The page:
Make a Jacket With Milkweed Seed

Don't spend a lot of money for winter garments insulated with goose down. Make a jacket yourself and stuff it with milkweed seed.

| September/October 1979

  • 059-make-a-jacket-milkweed-seed-04-finished-jacket.jpg
    A finished milkweed seed jacket might look something like this. You don't have to make a jacket from scratch, a trainer's jacket with a seam opened will do.
  • 059-make-a-jacket-milkweed-seed-01-wild-plant.jpg
    A whole field of material for easy-to-make winter clothing.
  • 059-make-a-jacket-milkweed-seed-02-collecting-pods.jpg
     Gather about four shopping bags full of the ripe milkweed (genus Asclepias) pods.
  • 059-make-a-jacket-milkweed-seed-05-opening-pod.jpg
    The process of opening a seedpod and extracting the fluff.
  • 059-make-a-jacket-milkweed-seed-03-sewing.jpg
    Even a person with no previous sewing experience can handle the stitchery.

  • 059-make-a-jacket-milkweed-seed-04-finished-jacket.jpg
  • 059-make-a-jacket-milkweed-seed-01-wild-plant.jpg
  • 059-make-a-jacket-milkweed-seed-02-collecting-pods.jpg
  • 059-make-a-jacket-milkweed-seed-05-opening-pod.jpg
  • 059-make-a-jacket-milkweed-seed-03-sewing.jpg

You don't have to spend $20 a pound for goose down—or even know much about the intricacies of stitchery—to make a jacket, an inexpensive, toasty parka. First, however, you'll have to locate a plot of land that contains a big patch of milkweed plants (genus Asclepias). Then—just before the first hard frost—gather a few grocery bags full of the perennials' seedpods. These will yield a pound or more of lightweight, water-resistant insulation to help protect you against the coming winters chilling snow, ice, and bluenose winds.

A Milkweed Primer

The value of milkweed seed as an insulating material has been recognized for a good many years. During America's colonial days, for instance, the silken fibers were used to stuff pillows and comforters. Yet with the exception of a brief period during World War II, when school children collected the pods for use in military life jackets, this nation's supply of the valuable plants has been largely ignored.

When you take a close look at the plant's tiny "parachutes," you'll see that they're very similar in structure to goose down. Both the vegetable and animal "fluffs" consist of numerous fibers that radiate from a central core And—while goose insulation tends to be the denser of the two materials—milkweed plumes are composed of longer filaments. Furthermore, once you've collected a small supply, you'll see that the "weed fiber" springs back after being crushed with much of the same resilience (also called "loft") which gives goose down its insulative quality.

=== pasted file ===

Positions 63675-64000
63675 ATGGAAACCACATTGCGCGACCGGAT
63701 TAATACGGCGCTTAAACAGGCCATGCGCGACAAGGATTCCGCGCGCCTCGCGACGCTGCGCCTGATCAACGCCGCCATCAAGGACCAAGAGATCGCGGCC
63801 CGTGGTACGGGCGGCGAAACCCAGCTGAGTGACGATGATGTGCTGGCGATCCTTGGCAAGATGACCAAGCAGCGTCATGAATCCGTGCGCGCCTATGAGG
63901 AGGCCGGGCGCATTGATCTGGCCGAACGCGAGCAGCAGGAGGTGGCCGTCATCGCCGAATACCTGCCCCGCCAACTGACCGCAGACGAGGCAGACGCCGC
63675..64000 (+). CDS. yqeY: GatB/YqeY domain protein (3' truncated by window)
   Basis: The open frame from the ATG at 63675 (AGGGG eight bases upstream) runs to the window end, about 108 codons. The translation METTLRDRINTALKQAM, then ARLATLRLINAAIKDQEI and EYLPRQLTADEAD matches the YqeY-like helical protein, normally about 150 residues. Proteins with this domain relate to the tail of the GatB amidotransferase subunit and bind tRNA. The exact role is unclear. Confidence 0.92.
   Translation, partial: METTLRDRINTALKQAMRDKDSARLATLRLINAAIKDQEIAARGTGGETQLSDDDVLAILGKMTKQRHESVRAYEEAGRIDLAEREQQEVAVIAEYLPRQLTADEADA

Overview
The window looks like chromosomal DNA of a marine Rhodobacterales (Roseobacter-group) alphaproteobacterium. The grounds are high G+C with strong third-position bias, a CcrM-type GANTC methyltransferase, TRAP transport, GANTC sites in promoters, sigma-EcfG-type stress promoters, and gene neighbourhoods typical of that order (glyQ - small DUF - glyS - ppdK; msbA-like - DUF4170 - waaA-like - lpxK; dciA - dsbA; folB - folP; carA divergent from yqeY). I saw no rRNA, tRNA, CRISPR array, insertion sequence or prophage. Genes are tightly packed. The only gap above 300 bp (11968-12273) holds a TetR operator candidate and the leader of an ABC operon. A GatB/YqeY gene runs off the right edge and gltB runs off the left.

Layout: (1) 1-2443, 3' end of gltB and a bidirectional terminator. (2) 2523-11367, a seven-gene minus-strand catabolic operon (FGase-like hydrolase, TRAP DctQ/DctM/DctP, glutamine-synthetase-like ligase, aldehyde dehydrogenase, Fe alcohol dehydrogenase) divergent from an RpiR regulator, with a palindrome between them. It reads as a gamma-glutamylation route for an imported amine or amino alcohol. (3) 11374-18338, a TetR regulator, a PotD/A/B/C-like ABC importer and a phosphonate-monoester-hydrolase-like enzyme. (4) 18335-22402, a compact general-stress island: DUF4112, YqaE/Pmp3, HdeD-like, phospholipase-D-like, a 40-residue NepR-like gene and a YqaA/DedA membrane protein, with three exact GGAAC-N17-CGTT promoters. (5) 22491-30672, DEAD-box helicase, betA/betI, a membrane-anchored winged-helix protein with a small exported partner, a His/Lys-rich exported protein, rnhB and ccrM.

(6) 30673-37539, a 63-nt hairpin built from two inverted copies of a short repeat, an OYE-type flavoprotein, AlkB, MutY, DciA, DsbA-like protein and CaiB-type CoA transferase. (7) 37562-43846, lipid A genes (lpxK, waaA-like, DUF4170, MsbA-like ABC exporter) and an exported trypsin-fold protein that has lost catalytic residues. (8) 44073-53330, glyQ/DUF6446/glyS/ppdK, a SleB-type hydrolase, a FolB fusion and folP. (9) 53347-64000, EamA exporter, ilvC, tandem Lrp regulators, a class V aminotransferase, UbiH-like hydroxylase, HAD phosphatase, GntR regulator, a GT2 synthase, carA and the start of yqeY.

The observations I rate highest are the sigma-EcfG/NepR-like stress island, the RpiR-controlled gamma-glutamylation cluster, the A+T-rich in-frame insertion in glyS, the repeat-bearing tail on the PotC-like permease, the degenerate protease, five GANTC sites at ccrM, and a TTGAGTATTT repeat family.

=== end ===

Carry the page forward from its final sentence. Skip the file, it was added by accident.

Better yet, milkweed "cotton" is both free and a whole lot easier to come by than is goose down. The demand for the latter material has made it difficult to find, while milkweed plants can be located in any number of fields, fence rows, railroad right-of-ways, and vacant lots. Or—if you'd like a large supply of the seedpods and have a little extra land—you could even collect enough wild seeds this year to establish your very own milkweed farm!

However, most folks won't want to wait through another round of seasons to collect some free-for-the-taking jacket stuffer. Now's the time to get out and gather wild milkweed pods for both this year's projects and next spring's garden!

The first step, of course, is to locate your foraging grounds. It should go without saying that you'll want to seek permission rather than trespass on anyone's property. (Most landowners will be all too glad to let you gather their milkweed if you've been courteous enough to ask).

8/25/2009 6:02:43 PM

Do you have pix of the correct milkweed Asclepias to use in the down jacket project?


Fermentation Frenzy!

September 12-13, 2019
Seven Springs, Pa

Fermentation Frenzy! is produced by Fermentation magazine in conjunction with the MOTHER EARTH NEWS FAIR. This one-and-a-half day event is jam-packed with fun and informative hands-on sessions.


Subscribe Today - Pay Now & Save 64% Off the Cover Price

Money-Saving Tips in Every Issue!

Mother Earth NewsAt MOTHER EARTH NEWS, we are dedicated to conserving our planet's natural resources while helping you conserve your financial resources. You'll find tips for slashing heating bills, growing fresh, natural produce at home, and more. That's why we want you to save money and trees by subscribing through our earth-friendly automatic renewal savings plan. By paying with a credit card, you save an additional $5 and get 6 issues of MOTHER EARTH NEWS for only $12.95 (USA only).

You may also use the Bill Me option and pay $17.95 for 6 issues.

Canadian Subscribers - Click Here
International Subscribers - Click Here
Canadian subscriptions: 1 year (includes postage & GST).

Facebook Pinterest Instagram YouTube Twitter flipboard

Free Product Information Classifieds Newsletters

click me